Cycle your way to Academic Success
With the Tour de France in the “not too distant” past, let’s take a moment to align characteristics of a strong cyclist to those of a strong student.
It’s all about doing today what will prepare you for a better life tomorrow.
The first part to being a successful rider is to get on the bike.
There are no real shortcuts to becoming a better cyclist—you simply have to get on your bike.
The first part to being a successful student is is to take a seat in the class.
Material presented and explored in class is not a duplication of what you’ll read online or in your text book. If you miss the class, you miss essential information… plus you’ll miss the opportunity to work with and learn from your classmates. Attend all classes and use this time as optimal learning moments.
The second part to being a successful student is is to be engaged.
A cyclist will get nowhere if they are just sitting on their seat, they have to spin their peddles. The same holds true for students. Simply sitting in class for 12-18 hours a week isn’t enough…you must be an attentive, engaged and keen participant.
Try this today:
- Lead by reading the chapter of the day and outline before going to class, this aids in understanding and enhances classroom participation. This is a neat twist to simply coming to class, waiting for info to be imparted upon you. Instead come with a bank of knowledge that you can build upon in class.
- Think about key ideas, formulas and scenarios that will be presented.
- Come with a curious mind and a penchant for exploratory/discovery learning.
- Take abbreviated notes. Free yourself from the burden of taking down every word in class. Record essential points, signal words and essential concepts. To get more info and tools for effective Note taking, visit our ASC page.
- Summarize your notes in a different format within 24 hours. Think of connections & applications to promote your learning.
- Focus 100%. If you are mindful in class, you won’t have to relearn the info on your own. Use class time as a type of study opportunity.
- Talk with your instructors, EA’s or peers if you have questions or ideas, over-exposure yourself to great info.
- Never leave the class thinking the exact same way you entered.
There is so much more to attending class than just finding your seat. Try the above strategies and see how your academic life is enhanced, challenged & enjoyable. And, after class, take your bike out for a spin during these warm fall days!
Sumitted by Dayna Graham, Adult Learning Facilitator at the Academic Success Centre
Paths to Success is a student success initiative targeted to helping first year students connect with supports and services that will help them succeed and excel in their studies. The initiative is now in it’s ninth year and it is expected to engage almost 2,000 students this year.
Use Academic Supports
The College offers many academic resources for students, though the most valuable ones are often your instructors and fellow students. The College has an Academic Success Centre which offers individual and group tutoring to help students with their studies as well as Online Resources.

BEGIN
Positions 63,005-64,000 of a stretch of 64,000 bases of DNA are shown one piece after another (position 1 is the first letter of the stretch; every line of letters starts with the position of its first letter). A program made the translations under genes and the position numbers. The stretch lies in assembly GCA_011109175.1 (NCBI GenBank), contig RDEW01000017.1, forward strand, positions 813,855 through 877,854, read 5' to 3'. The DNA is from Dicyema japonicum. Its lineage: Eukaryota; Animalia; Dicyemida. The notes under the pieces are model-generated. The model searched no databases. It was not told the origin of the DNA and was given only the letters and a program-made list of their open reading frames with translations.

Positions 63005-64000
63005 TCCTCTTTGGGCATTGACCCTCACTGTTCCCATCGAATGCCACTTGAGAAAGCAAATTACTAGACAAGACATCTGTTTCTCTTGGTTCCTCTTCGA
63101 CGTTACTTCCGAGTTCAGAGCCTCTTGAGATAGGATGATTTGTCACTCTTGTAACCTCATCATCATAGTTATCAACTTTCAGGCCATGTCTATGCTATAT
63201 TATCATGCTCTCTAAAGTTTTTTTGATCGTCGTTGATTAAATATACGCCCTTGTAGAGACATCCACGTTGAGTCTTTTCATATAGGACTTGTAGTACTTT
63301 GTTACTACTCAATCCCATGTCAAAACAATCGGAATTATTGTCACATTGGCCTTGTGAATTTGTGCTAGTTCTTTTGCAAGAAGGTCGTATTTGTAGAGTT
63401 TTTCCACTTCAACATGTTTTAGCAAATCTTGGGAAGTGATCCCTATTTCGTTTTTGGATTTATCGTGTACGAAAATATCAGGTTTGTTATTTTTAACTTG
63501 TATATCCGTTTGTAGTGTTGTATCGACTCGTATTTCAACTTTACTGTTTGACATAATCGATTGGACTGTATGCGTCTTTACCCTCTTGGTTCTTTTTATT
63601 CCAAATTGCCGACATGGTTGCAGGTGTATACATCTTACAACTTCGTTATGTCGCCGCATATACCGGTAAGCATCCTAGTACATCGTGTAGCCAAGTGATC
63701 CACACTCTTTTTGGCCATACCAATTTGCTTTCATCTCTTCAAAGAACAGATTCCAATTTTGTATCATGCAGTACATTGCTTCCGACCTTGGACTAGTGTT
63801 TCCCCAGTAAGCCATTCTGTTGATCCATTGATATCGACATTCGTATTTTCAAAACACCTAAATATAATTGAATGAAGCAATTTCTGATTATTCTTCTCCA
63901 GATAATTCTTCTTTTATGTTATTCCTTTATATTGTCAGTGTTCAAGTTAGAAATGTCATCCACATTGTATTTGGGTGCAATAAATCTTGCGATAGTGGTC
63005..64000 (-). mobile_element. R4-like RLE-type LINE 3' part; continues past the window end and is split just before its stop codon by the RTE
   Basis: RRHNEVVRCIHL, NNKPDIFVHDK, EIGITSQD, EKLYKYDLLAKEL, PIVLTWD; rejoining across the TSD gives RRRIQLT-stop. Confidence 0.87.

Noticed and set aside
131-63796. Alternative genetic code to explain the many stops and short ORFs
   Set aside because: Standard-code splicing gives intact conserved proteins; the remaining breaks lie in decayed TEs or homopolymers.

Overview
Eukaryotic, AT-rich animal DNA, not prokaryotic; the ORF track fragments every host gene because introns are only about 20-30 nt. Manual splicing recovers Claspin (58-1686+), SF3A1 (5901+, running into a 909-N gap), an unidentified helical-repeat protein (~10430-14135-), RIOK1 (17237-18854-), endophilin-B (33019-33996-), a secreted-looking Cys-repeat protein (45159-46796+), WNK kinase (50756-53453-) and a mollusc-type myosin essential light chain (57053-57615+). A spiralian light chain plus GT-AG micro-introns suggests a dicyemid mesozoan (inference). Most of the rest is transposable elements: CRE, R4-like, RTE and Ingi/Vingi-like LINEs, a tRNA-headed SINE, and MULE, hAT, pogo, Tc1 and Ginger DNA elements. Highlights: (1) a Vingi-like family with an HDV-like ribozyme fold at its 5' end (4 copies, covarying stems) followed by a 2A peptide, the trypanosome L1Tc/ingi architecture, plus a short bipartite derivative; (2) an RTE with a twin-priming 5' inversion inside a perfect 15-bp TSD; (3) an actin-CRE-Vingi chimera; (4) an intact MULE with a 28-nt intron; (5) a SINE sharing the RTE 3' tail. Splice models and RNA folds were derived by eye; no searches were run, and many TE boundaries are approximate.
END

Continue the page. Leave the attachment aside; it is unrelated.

The Library also has a lot of great online research guides for specific programs – you should see if they have one for your program.
Participate in Student Events and Meet Friends
The Red River College Students’ Association hosts many events to get to know other students. The Aboriginal Student Centre and the Diversity and Immigrant Student Support Department also host regular events for students at the College. The College also has a LGBTT Initiative that you might be interested in learning more about.
Be Active, Reduce Stress
Many students find College to be overwhelming and stressful. Staying physically active and eating well are two common ways that people use to manage stress. Find out what recreational services are available at the College. The College also provides Health Services to students, with some valuable information on ways to reduce stress and be healthy.
If you need Help, Talk to Someone
Personal Counselling Services are available to College students at no charge. Counsellors can help students manage concerns such as stress, anxiety, depression, abuse, and family or relationship problems. Counsellors also help students with a disability access a range of educational support services. The College also has two Elders-in-Residence who are available to speak with both Aboriginal and non-Aboriginal students, as well as a counsellor to speak with Aboriginal students who need someone to talk to.
Preparing for a Career
The College offers Employment Services to current students and recent graduates, such as job postings targeted specifically to RRC students. The College hosts a Career Fair in the spring to connect students with employers. There are also opportunities for students to work as a tutor. The Student Awards and Financial Aid office has information on Student Loans and awards.
Good luck discovering your own Path to Success!
The fall semester has just begun, so it’s time to “Roll out the Red Carpet!” This RRC student blog is dedicated to providing stories, tips, and resources to improve student success, wellness, leadership and excellence.
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Good luck with your studies!